Being close to the green shouldn’t be a license for you to grab your lob wedge. When you’re close to the green, you need a wedge that hits at an arc but generates more roll on the ball.
Lob wedges aren’t up to the task since the airtime comes at the expense of roll, and neither is your sand wedge.
When you’re close to the green, reach for your 52 degree wedge. The 52 is excellent for accurate chips when you’re around the green. Because the arc isn’t too high compared to the 46, the ball rolls more as soon as it hits the ground.
As a result, your chip not only ends up in the green, but you’re also more likely to get the ball closer to the cup. Who knows? You might even knock the ball into the cup for that game-deciding Hail Mary chip!
Scenario #5: Making an Approach Shot… From the Fairway!
We’ve mentioned how effective the 52 degree wedge is for closer shots and shots within the 100-yard mark, but believe it or not, the 52 degree wedge is also a great companion when you’re chipping from just outside 100 yards. We’re talking about approach shots from the fairway, like the one in this video.
Hitting an approach shot from the fairway will always require more power than a regular chip. Force application isn’t the deciding factor for a successful approach shot — it’s the angle of the wedge.
Pitching wedges may require the least force, but they can cause you to overshoot your approach shot. With sand wedges, you’re compromising range. You’d have to be in a sand bunker or near the green.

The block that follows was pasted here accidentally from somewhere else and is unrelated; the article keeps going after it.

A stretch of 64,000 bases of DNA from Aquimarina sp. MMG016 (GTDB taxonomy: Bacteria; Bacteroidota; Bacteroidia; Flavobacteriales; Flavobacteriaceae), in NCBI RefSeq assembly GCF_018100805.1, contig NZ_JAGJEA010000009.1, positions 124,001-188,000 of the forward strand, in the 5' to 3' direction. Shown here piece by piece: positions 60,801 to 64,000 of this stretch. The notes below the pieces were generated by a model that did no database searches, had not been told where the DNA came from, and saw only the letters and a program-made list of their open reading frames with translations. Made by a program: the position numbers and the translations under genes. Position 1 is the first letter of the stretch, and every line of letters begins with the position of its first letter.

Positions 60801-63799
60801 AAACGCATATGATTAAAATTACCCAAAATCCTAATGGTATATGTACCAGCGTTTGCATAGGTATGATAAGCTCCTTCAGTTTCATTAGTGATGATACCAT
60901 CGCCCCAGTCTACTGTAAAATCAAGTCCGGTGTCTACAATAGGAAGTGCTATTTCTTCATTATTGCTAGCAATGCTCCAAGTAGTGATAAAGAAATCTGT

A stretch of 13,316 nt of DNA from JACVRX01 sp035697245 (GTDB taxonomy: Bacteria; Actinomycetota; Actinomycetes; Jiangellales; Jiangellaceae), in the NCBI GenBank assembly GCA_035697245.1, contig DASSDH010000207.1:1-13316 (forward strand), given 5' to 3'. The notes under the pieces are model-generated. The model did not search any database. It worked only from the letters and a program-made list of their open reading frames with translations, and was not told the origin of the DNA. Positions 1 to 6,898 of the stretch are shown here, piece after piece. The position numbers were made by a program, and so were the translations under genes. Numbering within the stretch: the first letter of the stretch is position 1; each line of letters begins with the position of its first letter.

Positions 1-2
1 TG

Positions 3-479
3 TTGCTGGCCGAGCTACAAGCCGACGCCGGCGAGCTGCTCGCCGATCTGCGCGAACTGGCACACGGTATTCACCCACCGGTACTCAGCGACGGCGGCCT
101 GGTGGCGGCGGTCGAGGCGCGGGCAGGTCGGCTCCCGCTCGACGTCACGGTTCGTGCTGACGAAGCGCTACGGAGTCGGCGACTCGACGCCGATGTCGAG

With a 52 degree wedge, your approach shots will be high enough to reduce the effect of the wind on the ball. At the same time, your ball will land on the green. If not, the ball’s roll will cause it to end up on the green — close enough for a putt.
In short, a 52 degree wedge is an excellent tool when you’re always on the fairway after the initial drive.
Key Takeaway: You Might Need a 52 degree Wedge
You’ll need a 52 degree wedge for several situations. First, it’s the perfect wedge for getting out of a sand bunker without sacrificing control. You’ll be out of the sand and in the green with a 52 degree wedge.
Because of the 52 degree wedge’s arc, you’ll need it for when you’re hitting against the wind. The arc also gives the ball an excellent roll on the green, benefiting you when you are within 100 yards of the green.
Lastly, approach shots are more accurate with a 52 degree wedge. With the perfect blend of range, lob, and roll, the 52 degree wedge is your club for an accurately placed approach shot.
You need a 52 degree wedge. It’s a worthy investment to improve your high-handicap game.